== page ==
Now, if Colorado’s early season included trips to Dodger Stadium and AT&T Park to play the Los Angeles Dodgers and San Francisco Giants, those numbers would be more expected. But the Rockies’ actual first week of action has been much different.

Colorado opened the season against the Milwaukee Brewers with four games at Miller Park and has subsequently played four games at Coors Field (of which Cargo has played three). So, Gonzalez has been in the lineup for seven games at two of baseball’s best hitter’s parks. Looking at the early schedule before the year, we wouldn’t have been surprised to see Gonzalez have a few home runs already, while hitting around .400.

Obviously, it has not worked out that way. Instead, Cargo’s production has left him scrambling for the reset button.

Andrew McCutchen, right fielder, Pittsburgh Pirates

MLB stars

The early going of 2017 has been tough sledding for the face of the Pirates’ franchise. McCutchen’s bat has just not been there.

Through the first six games of the season, Cutch has failed to generate a single extra-base hit, has struck out seven times, scored only one run, driven in only one run and is slashing at .167/.231/.167. Even scarier is that those numbers are actually deceptively good.

In Pittsburgh’s third game of the season, McCutchen went 3-for-4 with an RBI. Where is he without that game? Slashing at .050/.095/.050 with only one hit, one walk, and one run scored. So, while his overall numbers have been bad, they’ve been even worse in five of six games.

To a degree, it’s understandable. Anyone can have a bad week. Given that McCutchen dealt with a slew of trade rumors in the off-season, it’s fair to think that his off-season routine might have been different than normal.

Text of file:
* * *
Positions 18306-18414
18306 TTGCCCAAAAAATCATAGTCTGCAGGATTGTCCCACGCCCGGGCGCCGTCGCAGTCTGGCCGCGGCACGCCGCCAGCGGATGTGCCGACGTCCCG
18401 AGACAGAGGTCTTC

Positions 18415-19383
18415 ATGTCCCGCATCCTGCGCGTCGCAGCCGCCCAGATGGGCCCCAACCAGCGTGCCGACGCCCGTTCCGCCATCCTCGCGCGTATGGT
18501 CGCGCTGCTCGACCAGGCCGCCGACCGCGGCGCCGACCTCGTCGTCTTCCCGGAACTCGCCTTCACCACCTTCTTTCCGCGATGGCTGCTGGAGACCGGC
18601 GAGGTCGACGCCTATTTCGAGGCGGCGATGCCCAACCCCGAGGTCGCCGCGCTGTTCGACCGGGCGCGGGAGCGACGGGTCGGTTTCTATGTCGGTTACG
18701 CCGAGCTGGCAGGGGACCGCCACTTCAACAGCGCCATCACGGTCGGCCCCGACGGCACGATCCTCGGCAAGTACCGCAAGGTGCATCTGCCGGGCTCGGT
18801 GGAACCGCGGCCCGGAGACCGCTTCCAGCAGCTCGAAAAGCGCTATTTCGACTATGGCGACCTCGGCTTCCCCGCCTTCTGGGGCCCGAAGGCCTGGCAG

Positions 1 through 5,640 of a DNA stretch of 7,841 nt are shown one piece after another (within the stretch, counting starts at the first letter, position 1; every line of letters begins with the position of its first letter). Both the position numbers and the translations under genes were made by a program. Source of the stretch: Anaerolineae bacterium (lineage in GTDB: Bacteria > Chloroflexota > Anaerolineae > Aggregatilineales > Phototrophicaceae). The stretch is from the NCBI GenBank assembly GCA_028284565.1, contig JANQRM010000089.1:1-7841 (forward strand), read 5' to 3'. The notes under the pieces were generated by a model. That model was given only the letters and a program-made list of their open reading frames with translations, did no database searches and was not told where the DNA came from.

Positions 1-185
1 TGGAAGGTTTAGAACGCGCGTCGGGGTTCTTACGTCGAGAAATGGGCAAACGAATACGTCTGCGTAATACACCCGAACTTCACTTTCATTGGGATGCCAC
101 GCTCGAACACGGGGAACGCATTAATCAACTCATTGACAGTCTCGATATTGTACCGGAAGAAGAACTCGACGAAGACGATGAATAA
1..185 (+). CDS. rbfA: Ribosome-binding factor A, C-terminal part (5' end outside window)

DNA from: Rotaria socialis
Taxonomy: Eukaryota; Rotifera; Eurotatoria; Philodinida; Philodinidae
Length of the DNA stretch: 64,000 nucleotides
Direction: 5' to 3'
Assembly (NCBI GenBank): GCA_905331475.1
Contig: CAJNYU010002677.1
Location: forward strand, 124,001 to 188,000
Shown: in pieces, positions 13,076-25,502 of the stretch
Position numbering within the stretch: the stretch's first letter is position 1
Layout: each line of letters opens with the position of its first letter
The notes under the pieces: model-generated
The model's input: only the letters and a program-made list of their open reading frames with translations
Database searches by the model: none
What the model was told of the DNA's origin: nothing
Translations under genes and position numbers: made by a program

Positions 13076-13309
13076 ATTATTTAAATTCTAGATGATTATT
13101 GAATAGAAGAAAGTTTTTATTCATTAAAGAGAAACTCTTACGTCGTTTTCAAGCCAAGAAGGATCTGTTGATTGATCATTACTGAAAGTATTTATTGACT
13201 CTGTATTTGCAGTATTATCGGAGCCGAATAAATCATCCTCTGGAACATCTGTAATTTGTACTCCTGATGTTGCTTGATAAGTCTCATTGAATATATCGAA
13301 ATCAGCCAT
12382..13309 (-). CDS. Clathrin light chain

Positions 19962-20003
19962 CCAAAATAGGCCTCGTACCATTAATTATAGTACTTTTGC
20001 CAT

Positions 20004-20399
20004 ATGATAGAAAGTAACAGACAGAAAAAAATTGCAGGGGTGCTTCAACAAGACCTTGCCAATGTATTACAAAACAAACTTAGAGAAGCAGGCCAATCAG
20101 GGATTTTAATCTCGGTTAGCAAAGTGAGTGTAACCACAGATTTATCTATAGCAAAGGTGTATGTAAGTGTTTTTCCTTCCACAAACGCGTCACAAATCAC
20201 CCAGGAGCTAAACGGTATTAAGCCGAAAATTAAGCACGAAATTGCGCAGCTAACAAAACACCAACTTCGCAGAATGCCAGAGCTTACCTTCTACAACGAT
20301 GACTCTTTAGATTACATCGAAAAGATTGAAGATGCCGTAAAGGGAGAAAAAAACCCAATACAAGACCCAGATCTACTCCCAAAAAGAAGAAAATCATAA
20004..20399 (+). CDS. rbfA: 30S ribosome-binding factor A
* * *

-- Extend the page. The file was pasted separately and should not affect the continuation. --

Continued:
But at the same time, McCutchen is coming off of the worst season of his career. A good start would have been a sign to the Pirates and their fans that 2016 was just a bad year and not a sign of things to come. But he’s yet to do anything to show that. McCutchen obviously has plenty of time to do that, but an opportunity to start 2017 over would be a welcome one for the Pittsburgh outfielder.

Miguel Cabrera, first baseman, Detroit Tigers

Courtesy of USA Today Images

The Tigers sit at 4-2 though six games, which is something to be encouraged about. Cabrera’s contributions, however, have been minimal.

In fact, Cabrera’s only two hits came in the same game, which was one of Detroit’s two losses.

This slow start creates a fair amount of long-term worry as well. Cabrera is far from a baby. He turns 34 in April.

Power hitters can be effective into their mid-late 30s, but it’s not something that we can take for granted. A quick hot streak from the two-time MVP would do a lot to ease nerves throughout the Motor City.

The longer this slump goes, the more the anxiety will grow.

About the author

Michael Dixon

Michael Dixon

Bay Area born and raised, I have extensive experience in both the print and online worlds. There are few things in this world I love doing more than talking sports.